Grove Press 2000. ISBN 0-8021-3652-4

The eXile is an English language fortnightly magazine published in Moscow and edited by two Americans, Mark Ames and Matt Taibbi. This is their first book talking about themselves, their magazine and life in Moscow.

The first point to make is that Ames has a large ego. As he says about Berkeley in the late Reagan years; "Everything seemed possible then....... Anyway, something Really Big, with us at the center of it all." When nothing happened he decided that he was in the wrong place, finally finding his inspiration in Leningrad after the failed August 1991 coup.

Particularly he wanted to live life to the full and in the raw, and in Moscow he tries out the Nietzschean Overman model with some success. He leaves bloody needles all over a friends apartment after 3 weeks on heroin, fucks beautiful teenagers and gets 5 marriage proposals, 1 from a virgin. He crashes through large scale, fear, cowardice and revenge.

He admits that he can only get what he wants in anarchic situations and bemoans the lack of excess in the 1999, post economic collapse Russia. As he says, "....Moscow isn't the same place anymore. We like to talk a lot about the "mojo" being gone....."

Taibbi seems to run along similar lines but comes across as more nerdy and more of a journalist.

While Ames became known through an article published in the Moscow Times ("The Rise and Fall of Moscow's Expat Royalty") it was Taibbi that provided the weight and credibility when he defected from the same paper. As Ames says with regard to (top)

his jealousy of Taibbi, ".. The eXile's popularity really began to take off, and since I was strapped in for the ride, I had to be grateful to Taibbi for that."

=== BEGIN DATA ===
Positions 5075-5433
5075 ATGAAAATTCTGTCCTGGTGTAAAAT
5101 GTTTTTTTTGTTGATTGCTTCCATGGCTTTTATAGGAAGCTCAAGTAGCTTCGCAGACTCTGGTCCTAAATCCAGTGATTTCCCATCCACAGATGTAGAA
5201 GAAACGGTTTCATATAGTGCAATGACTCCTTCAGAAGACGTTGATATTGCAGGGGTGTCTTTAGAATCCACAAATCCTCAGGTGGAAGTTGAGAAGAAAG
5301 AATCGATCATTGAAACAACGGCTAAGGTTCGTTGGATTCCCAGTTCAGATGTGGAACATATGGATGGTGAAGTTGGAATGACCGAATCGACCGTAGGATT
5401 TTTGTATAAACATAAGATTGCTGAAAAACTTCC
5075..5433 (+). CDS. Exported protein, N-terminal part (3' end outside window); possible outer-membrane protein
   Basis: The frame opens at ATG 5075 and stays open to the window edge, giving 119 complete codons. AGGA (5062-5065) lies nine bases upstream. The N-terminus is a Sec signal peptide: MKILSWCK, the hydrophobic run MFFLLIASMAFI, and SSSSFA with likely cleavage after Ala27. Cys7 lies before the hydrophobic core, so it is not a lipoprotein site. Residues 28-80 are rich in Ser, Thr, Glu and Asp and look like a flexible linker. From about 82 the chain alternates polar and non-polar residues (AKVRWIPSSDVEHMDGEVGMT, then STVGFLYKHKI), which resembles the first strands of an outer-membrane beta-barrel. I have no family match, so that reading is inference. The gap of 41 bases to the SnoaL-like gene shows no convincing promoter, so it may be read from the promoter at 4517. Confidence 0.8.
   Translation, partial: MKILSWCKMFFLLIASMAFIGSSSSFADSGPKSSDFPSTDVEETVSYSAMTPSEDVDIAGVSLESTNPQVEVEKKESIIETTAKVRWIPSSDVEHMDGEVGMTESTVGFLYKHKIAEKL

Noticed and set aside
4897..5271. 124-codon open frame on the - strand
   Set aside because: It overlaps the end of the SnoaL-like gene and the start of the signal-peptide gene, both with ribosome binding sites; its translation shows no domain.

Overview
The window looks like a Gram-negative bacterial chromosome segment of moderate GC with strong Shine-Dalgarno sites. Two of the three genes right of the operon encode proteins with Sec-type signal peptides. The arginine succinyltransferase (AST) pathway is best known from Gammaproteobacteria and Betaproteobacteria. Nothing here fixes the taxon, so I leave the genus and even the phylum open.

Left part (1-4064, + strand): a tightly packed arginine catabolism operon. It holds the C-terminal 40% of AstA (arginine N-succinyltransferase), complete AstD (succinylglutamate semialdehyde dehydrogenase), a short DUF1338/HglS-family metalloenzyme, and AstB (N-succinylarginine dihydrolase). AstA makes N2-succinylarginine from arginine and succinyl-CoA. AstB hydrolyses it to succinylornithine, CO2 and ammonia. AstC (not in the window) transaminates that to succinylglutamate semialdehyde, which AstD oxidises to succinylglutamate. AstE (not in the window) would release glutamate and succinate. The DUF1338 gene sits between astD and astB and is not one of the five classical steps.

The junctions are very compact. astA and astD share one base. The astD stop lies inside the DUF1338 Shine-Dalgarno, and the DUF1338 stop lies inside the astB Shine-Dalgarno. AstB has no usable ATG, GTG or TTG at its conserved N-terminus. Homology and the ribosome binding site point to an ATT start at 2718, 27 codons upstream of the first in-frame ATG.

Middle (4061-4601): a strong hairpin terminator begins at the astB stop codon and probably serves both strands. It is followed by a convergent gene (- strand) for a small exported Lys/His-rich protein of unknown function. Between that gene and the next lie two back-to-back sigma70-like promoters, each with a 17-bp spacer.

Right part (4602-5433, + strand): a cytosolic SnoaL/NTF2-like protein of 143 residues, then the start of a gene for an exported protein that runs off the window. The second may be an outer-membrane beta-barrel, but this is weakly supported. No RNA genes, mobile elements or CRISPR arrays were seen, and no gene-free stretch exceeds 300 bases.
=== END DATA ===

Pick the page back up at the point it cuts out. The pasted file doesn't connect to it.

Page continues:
In the mid1990's Russia was out of control and Taibbi writes about the power grab that created a new elite of tycoons such as Berezovsky, Potanin and Gusinsky. He writes at some length about the central role played by Anatoly Chubais. The Western press based in Moscow continued to present him as a hero of reform long after the facts pointed the other way. The "auctions" that he organized in 1995 for example handed over 38% of Norilsk nickel to Oneeximbank for $171 million, a fraction of its real value, and paid for it with the governments own money that the bank was holding to pay state employees salaries.

The considerable expatriate community is another target. Taibbi and Ames are very much against the American Way (that's why they came to Russia) and they let it show. The ex pats are probably correctly portrayed as trying hard to insulate themselves from their surroundings in western style apartments, shops, clubs and bars,collecting large salaries,not speaking Russian, complaining about the locals and handing out useless and unwanted advice. Most World Bank loans to Russia went straight back to their consultancies.

eXile journalism seems to cause as much irritation as its "Death Porn" section and pornographic club guide but it did report on the bizzare world of Moscow in the mid 1990s.

Ames and Taibbi themselves appear as unpleasant people but honest reporters.

{Return to my Home Page and latest recommended book}{Return to other recommended books}